Americans are overwhelmingly conservative. When describing their views in a Gallup poll released in June, conservative is the answer given by 40 percent of Americans. Thirty-five percent say moderate, and 21 percent say liberal. This means that more Americans are inclined to believe less government is better than more government.
In addition, government activity in other areas has not inspired citizens to believe that more government is better.
More than half of Americans "say it would have been better for the government to have spent less money to stimulate the economy," according to another Gallup poll released Tuesday. Many of these same people might be skeptical that the government should spend even more money, regardless of how good the intent.
"Americans provide a less-than-enthusiastic endorsement of the impact of the No Child Left Behind Act," according to a Gallup poll released Wednesday. "Of those familiar with the act, 21 percent say it has made the education received by public school students in the United States better, while almost half, 45 percent, say it has made no difference, and 29 percent say it has made public school students' education worse."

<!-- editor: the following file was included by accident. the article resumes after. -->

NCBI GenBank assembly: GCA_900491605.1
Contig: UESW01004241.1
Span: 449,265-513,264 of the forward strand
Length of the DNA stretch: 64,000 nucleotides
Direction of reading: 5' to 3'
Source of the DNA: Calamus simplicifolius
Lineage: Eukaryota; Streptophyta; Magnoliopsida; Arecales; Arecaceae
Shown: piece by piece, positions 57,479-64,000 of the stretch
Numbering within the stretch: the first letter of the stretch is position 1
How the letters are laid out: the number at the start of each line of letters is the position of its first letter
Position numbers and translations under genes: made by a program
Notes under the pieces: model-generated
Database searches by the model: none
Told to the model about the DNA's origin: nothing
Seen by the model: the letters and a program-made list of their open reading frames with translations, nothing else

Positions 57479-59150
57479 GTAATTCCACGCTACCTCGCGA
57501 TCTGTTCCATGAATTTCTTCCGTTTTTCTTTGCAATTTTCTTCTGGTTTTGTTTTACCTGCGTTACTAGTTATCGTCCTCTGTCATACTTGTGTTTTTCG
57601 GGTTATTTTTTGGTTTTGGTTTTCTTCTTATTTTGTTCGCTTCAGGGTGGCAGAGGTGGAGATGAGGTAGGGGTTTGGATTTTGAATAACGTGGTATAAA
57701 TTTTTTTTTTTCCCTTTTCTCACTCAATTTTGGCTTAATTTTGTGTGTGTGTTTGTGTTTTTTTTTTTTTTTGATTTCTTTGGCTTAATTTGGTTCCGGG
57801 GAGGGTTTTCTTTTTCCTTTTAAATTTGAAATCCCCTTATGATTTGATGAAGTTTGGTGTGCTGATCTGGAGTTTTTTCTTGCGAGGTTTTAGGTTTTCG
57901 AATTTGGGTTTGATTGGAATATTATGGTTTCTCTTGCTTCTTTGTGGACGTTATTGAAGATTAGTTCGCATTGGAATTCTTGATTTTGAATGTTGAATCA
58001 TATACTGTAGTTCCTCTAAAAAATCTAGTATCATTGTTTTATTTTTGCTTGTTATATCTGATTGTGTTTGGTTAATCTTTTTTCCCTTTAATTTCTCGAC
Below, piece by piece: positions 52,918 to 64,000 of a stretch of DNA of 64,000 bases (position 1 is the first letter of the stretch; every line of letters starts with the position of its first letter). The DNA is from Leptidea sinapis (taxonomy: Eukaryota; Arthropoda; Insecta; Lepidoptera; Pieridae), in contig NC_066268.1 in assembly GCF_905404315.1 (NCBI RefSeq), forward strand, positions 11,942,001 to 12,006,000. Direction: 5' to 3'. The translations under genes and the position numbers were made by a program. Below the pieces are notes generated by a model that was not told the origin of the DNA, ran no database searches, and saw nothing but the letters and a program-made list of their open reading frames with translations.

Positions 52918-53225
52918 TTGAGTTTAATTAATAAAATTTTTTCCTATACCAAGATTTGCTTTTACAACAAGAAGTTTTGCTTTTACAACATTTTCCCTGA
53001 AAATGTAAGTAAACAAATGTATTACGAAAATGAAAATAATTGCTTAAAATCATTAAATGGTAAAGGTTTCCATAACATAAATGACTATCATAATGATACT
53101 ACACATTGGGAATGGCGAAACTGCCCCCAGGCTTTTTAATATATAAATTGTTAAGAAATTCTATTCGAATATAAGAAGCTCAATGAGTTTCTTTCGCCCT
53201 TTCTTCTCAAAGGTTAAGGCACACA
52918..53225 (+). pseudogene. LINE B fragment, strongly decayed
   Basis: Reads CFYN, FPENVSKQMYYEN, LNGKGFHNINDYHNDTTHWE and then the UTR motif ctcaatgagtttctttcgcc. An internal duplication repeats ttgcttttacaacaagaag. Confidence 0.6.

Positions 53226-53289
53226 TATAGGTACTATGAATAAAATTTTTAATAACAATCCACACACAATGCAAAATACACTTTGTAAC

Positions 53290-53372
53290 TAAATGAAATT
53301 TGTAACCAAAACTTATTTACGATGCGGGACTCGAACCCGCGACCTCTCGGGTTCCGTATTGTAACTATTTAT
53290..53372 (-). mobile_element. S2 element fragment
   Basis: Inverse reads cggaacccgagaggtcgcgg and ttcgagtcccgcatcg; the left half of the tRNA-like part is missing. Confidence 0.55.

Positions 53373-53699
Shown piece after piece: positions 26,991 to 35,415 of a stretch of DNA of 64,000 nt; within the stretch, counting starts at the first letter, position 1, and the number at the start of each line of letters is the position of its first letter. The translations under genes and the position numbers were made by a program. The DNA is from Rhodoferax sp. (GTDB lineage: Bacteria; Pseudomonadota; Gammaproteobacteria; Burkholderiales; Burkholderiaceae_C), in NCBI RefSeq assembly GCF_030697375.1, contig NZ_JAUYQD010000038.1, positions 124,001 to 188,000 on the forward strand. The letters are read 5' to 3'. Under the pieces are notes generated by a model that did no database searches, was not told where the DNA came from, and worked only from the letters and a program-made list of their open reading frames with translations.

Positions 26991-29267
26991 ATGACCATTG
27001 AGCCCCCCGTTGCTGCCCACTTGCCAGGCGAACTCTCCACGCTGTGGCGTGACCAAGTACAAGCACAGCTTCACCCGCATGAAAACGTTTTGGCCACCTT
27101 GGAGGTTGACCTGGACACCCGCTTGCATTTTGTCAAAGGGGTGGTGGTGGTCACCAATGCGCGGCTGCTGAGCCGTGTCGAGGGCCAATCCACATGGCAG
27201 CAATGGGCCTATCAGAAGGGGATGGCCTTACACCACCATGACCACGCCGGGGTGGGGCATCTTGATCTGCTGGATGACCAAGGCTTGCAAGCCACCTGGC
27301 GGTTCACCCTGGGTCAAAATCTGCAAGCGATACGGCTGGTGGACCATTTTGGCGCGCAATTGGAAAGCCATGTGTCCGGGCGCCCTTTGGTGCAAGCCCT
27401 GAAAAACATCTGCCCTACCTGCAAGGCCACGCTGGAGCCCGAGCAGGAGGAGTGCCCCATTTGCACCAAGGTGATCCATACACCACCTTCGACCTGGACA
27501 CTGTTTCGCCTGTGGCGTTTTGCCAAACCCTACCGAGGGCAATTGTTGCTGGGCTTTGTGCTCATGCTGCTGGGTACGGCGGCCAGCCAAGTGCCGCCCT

So, if it didn't work on education, why would you think big government would work on health care?
We should first fix the system we have (Medicare inefficiencies, fraud, tort reform, allow purchasing between states and electronic medical records) before creating a new government entity. In addition, we should continue to reach the underserved through Federally Qualified Health Centers, which "currently serve about 20 million people and receive approximately $2 billion a year from the federal government," according to a column written last Friday by Bob Herbert titled "Hard to Believe."
In the 50 states and the District of Columbia, the only area where liberals outnumber conservatives is in Washington, D.C., according to a Gallup poll released Friday. This discrepancy in core beliefs between the American people and Washington, D.C., might explain why "Democrats Seem Set to Go It Alone on a Health Care Bill," according to a New York Times article published Wednesday, while the majority of the country is conservative.
One more health care non-sequitur.